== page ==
• grayracer513

Posted March 11, 2015 - 06:48 AM

#14

Post a picture of the crank sprocket.  Almost all of them show significant wear, but lots of them go back into service anyway.  If you want to replace the whole crank, look for a Hot Rods crank for a 426.  You may have to buy  a crank gear if the new crank comes with a splined drive end for the balancer gear.



  • AUSmoker

Posted March 11, 2015 - 07:55 AM

#15

I will need to post pics tomorrow.

I have found some better pricing for an oem 426 crank, the extra gear needed and an oem new oil pump for just under $500us to my bill.

  • AUSmoker

Posted March 12, 2015 - 02:53 AM

#16

See pics.

What do you think??

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  • grayracer513

Posted March 12, 2015 - 07:03 AM

#17

The crank sprocket is worn, but serviceable as is.

 

Replace both oil pumps, and replace the drive pin for the scavenging pump (the one in the case).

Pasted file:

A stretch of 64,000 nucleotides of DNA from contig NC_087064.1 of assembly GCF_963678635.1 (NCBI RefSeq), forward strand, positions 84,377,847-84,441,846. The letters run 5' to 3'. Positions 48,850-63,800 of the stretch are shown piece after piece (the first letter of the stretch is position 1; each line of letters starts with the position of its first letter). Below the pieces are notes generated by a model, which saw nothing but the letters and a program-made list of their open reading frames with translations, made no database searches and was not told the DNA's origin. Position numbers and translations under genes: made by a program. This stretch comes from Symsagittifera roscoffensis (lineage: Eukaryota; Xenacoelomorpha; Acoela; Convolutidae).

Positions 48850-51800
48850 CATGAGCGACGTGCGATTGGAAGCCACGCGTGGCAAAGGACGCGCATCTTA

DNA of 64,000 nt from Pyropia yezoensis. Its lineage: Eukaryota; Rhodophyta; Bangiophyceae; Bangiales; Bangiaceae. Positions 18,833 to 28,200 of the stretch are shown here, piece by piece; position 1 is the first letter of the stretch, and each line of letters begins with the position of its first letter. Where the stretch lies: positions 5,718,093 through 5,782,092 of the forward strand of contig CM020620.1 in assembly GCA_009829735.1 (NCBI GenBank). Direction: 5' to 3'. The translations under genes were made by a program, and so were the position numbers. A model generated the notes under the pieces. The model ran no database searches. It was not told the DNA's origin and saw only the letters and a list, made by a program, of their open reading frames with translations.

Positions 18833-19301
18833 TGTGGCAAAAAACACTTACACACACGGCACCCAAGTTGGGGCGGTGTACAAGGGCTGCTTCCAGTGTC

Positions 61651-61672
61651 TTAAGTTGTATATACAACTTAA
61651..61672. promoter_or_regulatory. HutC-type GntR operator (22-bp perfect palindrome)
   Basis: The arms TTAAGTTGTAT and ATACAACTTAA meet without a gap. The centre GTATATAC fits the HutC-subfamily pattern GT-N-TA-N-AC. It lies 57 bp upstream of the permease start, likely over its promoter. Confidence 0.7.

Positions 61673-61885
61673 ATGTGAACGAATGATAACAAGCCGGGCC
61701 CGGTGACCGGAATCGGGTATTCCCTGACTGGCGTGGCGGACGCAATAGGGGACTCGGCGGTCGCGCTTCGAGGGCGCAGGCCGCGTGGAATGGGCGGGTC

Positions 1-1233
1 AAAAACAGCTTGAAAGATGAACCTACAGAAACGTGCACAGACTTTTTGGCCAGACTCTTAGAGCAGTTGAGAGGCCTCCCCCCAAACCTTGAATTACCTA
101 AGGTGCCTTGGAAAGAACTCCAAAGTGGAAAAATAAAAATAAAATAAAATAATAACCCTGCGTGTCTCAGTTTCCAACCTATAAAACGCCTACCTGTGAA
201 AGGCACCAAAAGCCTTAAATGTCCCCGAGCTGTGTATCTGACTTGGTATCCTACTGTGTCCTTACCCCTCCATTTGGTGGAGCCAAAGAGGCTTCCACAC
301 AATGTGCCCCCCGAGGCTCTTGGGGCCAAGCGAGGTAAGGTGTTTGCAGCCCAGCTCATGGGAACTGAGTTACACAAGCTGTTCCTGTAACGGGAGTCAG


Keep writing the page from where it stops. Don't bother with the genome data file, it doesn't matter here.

In your pictures of the scavenging pump cavity, you don't have one that shows the rotor pocket without the outer rotor in the way, but it looks in usable condition. 



  • AUSmoker

Posted March 12, 2015 - 07:26 AM

#18

The crank sprocket is worn, but serviceable as is.
 
Replace both oil pumps, and replace the drive pin for the scavenging pump (the one in the case).
 
In your pictures of the scavenging pump cavity, you don't have one that shows the rotor pocket without the outer rotor in the way, but it looks in usable condition.


Can you please explain what drive pin you are referring to? A part number maybee? Or is it the one in the picture.....

Actually I think i understand what you wrote, i was going to buy the complete assembly in my hand, and the rotor still in the case.

When the rotor in the case was removed, there is the same scoring in concentric circles in the case. Does that need to be sanded out or what.

Thanks

  • AUSmoker

Posted March 12, 2015 - 07:36 AM

#19

http://www.partsfish...78e402/oil-pump

  • grayracer513

Posted March 12, 2015 - 08:07 AM

#20

You need items 1, 2, and 3.